The solar pipeline in the Middle East and Africa (MEA) region has primarily been driven by South Africa and Israel, however, NPD Solarbuzz believes that that trend is set to change as numerous countries throughout the region begin pushing forward on their own projects. According to the NPD Solarbuzz Middle East and Africa Deal Tracker, the current batch of projects in the African solar pipeline have a total potential capacity of more than 11 GW, and projects in the Middle East could reach at least 1.3 GW.
“Until now, PV market growth in the MEA region has been mainly driven by a small number of economically prosperous countries, in particular South Africa and Israel,” said Susanne von Aichberger, analyst at NPD Solarbuzz. “These two countries, and Saudi Arabia, are expected to offer stable demand levels within the MEA region over the next few years. The capacity share of the remaining MEA region is projected to increase; however, the increase depends on relatively few, but very large, projects.”
Completed and Pipeline PV Project Completion Rates Across the Middle East and Africa
The NPD Solarbuzz Middle East and Africa Deal Tracker tracks completed and in-progress solar projects in 29 African and 7 Middle Eastern countries.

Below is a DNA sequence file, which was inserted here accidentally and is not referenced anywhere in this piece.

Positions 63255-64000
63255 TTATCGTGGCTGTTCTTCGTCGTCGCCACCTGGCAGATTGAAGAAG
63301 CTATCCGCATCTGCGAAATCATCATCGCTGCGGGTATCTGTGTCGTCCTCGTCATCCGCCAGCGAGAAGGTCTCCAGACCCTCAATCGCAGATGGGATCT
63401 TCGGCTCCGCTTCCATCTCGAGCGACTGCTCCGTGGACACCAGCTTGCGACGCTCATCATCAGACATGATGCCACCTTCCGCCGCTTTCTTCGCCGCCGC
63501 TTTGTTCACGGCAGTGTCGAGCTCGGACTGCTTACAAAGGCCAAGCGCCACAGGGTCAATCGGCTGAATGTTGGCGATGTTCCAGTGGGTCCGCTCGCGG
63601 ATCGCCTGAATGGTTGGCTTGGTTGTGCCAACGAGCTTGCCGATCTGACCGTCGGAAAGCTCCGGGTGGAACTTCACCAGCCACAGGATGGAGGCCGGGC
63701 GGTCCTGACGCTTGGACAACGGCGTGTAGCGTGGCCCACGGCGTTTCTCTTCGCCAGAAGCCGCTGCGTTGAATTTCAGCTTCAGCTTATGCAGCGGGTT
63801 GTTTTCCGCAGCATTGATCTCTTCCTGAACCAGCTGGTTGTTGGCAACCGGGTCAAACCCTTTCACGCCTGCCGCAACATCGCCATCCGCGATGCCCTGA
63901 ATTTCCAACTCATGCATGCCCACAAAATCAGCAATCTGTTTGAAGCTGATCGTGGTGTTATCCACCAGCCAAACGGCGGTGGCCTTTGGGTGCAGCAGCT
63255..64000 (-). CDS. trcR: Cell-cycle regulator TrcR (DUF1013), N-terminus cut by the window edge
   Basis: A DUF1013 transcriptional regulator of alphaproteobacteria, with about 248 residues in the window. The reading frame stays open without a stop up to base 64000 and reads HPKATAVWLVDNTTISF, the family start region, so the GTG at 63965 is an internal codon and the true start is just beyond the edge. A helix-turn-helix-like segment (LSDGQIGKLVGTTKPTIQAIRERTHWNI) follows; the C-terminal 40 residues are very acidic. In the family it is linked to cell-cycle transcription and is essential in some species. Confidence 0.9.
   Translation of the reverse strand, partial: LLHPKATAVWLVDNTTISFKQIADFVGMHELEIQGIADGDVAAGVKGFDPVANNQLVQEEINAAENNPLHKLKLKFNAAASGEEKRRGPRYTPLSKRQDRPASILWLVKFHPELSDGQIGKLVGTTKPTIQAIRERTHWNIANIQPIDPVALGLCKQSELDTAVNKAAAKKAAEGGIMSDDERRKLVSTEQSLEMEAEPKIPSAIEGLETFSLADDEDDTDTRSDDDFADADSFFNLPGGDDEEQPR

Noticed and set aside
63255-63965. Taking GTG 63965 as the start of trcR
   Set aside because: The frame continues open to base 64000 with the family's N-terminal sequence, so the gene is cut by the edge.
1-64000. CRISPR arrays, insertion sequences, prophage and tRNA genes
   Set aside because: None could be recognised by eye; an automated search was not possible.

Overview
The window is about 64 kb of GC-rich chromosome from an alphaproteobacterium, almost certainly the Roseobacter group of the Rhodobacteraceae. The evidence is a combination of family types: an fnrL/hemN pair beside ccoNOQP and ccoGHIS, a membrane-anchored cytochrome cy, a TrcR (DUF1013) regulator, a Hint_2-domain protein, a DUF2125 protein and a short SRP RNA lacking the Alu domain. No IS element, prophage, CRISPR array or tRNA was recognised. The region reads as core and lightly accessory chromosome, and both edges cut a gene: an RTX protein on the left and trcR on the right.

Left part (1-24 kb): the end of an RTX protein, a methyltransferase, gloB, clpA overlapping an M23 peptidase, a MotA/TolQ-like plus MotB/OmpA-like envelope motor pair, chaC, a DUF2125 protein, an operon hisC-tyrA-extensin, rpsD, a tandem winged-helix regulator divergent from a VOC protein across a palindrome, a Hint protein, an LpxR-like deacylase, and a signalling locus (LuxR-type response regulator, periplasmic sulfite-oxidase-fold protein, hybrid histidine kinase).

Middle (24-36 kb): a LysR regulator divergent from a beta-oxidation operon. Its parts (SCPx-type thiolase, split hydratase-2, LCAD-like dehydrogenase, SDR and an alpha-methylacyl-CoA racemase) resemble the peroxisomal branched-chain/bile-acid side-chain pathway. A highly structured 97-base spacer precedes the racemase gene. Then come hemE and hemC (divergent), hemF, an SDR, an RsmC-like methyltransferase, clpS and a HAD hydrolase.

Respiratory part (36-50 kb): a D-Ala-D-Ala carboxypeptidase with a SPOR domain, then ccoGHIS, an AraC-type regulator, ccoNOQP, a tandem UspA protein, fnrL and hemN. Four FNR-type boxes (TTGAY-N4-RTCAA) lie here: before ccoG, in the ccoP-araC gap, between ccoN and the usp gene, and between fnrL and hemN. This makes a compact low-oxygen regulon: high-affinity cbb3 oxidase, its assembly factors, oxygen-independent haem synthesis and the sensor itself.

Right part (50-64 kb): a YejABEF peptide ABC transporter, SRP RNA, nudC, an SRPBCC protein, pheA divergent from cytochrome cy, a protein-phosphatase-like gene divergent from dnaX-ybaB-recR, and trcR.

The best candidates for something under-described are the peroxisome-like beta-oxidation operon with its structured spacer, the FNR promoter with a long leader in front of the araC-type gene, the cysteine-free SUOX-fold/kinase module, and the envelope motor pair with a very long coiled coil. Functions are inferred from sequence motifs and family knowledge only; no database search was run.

Much has been made of the MEA region as the next big growth market for renewable energies such as solar PV, given the economic and environmental benefits of renewable energy. These figures bear this fact out, as does a paragraph from the NPD Solarbuzz press release:
Projects of 50 MW or above were recently announced in Algeria, Cameroon, Egypt, Ethiopia, Ghana, Kenya, Morocco, Nigeria, Senegal, South Africa, Swaziland, Tunisia, Uganda, Zambia, and Zimbabwe, with the largest pipelines in Kenya and Zimbabwe. Outside of South Africa, multi-megawatt projects have been completed in Benin, Cap Verde, Mauritania, Senegal, and Uganda.
“The fundamental market driver in Africa remains the basic need for energy, especially in sub-Saharan Africa. However, demand is also being driven by project developers that are seeking new overseas markets to compensate for the downturn in PV projects across mainland Europe,” von Aichberger noted. “Growth constraints for PV across Africa include weak energy infrastructure, corruption, and political and social instability.”
While these figures are impressive and pleasing to see, we have known that the MEA region would be a dominant figure in years to come for a while now. Ernst & Young’s Renewable Energy Country Attractiveness Index saw Kenya and South Africa rise up the Index thanks to firm policy and strong deployment in these countries. And in August, Bloomberg New Energy Finance forecast Sub-Saharan Africa to see more renewable energy come online in 2014 than has been brought online in the previous 14 years.
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